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After Her 8 Day Old Newborn Dies After A Kiss, Mom Shares Warning All Should Hear

  • 4 min read

After Her 8 Day Old Newborn Dies After A Kiss, Mom Shares Warning All Should Hear

You might want to keep your contact with babies under supervision from now on.

A newborn baby, unfortunately, died after catching herpes from a ‘kiss of death’, according to her heartbroken mother.

Aliza Rose Friend was just a week old when she passed away after she developed neonatal herpes from the HSV-1 virus.

Her mother, 19-year-old Abigail, said that Aliza was healthy for the first 36 hours of her life, after which she developed a fever, became lethargic, and seemed to lose any interest in food.

The newborn’s condition was getting worse very quickly, as the disease was eating her brain and lungs’, essentially leaving her suffering from seizures and struggling to breathe well.

After the doctors told Abigail and her partner, 26 year old Tyler Hensley, that there was ‘still some real hope’ that Aliza would make it, he little girl eventually lost her life on the 20th of May, and the medics turned her life support off. They after told Friend, who hails from Oakland, Maryland, that her daughter most likely caught the virus after she was kissed by someone who had the virus.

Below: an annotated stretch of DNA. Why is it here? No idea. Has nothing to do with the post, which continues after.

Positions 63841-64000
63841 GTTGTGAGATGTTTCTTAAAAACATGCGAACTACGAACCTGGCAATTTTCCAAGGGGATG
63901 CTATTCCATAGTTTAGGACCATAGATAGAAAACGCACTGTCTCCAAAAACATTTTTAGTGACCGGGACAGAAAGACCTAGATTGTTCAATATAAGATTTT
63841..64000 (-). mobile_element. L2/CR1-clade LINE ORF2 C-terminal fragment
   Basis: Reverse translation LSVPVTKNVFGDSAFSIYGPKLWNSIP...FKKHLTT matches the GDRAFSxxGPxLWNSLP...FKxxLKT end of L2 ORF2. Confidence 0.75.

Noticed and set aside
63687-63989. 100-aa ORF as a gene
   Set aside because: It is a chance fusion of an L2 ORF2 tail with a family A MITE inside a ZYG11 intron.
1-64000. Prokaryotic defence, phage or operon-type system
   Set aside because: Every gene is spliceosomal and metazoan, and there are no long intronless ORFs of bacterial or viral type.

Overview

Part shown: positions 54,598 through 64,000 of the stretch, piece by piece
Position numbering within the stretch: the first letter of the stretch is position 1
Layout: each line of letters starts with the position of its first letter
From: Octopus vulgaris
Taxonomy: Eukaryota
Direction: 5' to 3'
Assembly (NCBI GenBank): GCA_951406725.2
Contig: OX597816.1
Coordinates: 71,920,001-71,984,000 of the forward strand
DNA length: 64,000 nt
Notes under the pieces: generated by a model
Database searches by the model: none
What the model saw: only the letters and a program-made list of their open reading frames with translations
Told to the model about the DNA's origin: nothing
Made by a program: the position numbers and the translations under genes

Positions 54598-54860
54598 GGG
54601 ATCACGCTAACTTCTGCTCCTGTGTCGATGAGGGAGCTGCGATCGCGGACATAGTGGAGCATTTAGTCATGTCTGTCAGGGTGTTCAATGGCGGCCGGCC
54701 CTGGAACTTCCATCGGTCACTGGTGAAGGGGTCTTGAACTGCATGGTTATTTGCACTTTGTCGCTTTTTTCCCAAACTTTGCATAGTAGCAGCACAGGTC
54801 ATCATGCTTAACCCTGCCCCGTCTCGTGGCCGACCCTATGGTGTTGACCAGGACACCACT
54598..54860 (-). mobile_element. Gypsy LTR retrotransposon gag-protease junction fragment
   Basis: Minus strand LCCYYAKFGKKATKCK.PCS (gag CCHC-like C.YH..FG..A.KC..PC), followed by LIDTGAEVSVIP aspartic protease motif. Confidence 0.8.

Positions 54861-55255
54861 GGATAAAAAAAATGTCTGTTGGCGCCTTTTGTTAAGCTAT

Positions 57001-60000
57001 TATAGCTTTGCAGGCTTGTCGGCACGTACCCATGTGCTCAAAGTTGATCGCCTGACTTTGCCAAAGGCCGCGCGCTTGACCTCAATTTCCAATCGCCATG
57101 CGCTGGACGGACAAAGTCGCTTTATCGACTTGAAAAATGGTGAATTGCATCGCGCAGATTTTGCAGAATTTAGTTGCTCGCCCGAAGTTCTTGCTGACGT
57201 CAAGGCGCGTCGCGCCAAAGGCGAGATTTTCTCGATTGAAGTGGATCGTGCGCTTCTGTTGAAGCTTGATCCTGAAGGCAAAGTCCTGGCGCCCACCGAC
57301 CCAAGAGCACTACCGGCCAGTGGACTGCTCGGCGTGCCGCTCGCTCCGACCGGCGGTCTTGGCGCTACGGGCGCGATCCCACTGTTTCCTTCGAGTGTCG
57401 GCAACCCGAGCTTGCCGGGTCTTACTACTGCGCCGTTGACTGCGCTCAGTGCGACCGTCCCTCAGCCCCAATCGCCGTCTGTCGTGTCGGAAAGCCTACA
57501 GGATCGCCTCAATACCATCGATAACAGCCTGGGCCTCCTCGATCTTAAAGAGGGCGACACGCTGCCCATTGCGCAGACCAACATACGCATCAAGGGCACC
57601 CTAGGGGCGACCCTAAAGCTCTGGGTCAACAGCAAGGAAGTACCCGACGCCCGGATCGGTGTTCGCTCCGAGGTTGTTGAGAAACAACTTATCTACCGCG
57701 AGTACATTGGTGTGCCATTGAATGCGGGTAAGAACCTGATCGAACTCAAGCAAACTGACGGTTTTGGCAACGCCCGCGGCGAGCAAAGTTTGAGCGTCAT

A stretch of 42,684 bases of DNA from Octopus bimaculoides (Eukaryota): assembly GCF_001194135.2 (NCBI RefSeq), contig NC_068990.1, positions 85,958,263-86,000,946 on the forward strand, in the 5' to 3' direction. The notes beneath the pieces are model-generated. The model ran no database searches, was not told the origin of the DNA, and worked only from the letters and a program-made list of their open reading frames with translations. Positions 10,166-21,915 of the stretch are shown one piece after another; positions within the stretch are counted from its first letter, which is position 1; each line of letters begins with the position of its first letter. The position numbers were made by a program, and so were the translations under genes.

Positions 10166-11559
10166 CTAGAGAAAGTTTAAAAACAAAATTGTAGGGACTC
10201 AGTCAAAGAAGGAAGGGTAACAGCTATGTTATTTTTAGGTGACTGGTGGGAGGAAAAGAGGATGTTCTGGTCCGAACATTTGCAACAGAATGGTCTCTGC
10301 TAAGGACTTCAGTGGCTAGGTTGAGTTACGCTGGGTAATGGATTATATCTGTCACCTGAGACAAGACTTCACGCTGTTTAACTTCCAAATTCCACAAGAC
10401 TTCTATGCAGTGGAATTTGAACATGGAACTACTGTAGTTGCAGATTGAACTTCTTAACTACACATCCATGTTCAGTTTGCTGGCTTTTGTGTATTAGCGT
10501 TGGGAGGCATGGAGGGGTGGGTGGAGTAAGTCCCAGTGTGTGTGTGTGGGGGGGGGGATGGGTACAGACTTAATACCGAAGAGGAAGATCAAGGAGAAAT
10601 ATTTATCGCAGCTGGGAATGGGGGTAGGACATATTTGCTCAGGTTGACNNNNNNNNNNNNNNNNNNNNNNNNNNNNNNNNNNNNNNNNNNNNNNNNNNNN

Inn a Facebook post that has so far gotten well over half a million responses, Fiend wrote, “WASH YOUR HANDS AND DON’T KISS BABIES. There’s not a moment that goes by that I don’t think about her. I think about her every passing day”

Although doctors have told Abigail that her daughter got ill from a kiss, or after getting touched by contaminated hands, there really is noway to ascertain how she got the virus.

Friend said, “Aliza was healthy for about a day and a half. Her body was destroyed by the virus in six and a half days. She was visited by a few family members and friends when she was born. The virus is common, so there’s no way to tell who passed it to her. For all I know, it could have even been a doctor”


Neonatal herpes occurs when the virus gets caught by a newborn baby. The herpes simplex virus is a highly contagious one, and it spreads through cold sores- or in adults, genital ulcers.

Herpes can be very serious in newborn babies due to the fact that their immune systems aren’t strong enough to fight the virus. It affects 1.65 babies per 100,000 born in the United Kingdom, as opposed to 33 per 100,000 in the United States.

If the virus is able to spread to the organs of a baby, almost a third will end up dying, even if they’ve received treatment. A baby can be put at risk if its mother gets genital herpes for the first time within the first six weeks of the pregnancy. If the mother has a vaginal delivery then the infection can be passed on to the baby.

After birth, a baby is still at risk if a person with a cold sore kisses it or if its mother- with the herpes sores on her breasts- breastfeeds it.

Cold sores are at their most contagious when they burst, but they remain contagious until they have been completely healed.

Treatment usually involves antiviral drugs that are usually taken intravenously. To reduce the risk of a baby becoming infected, people should try not to kiss infants if they have a cold sore, and should make sure to get their hands washed before the touch the babies.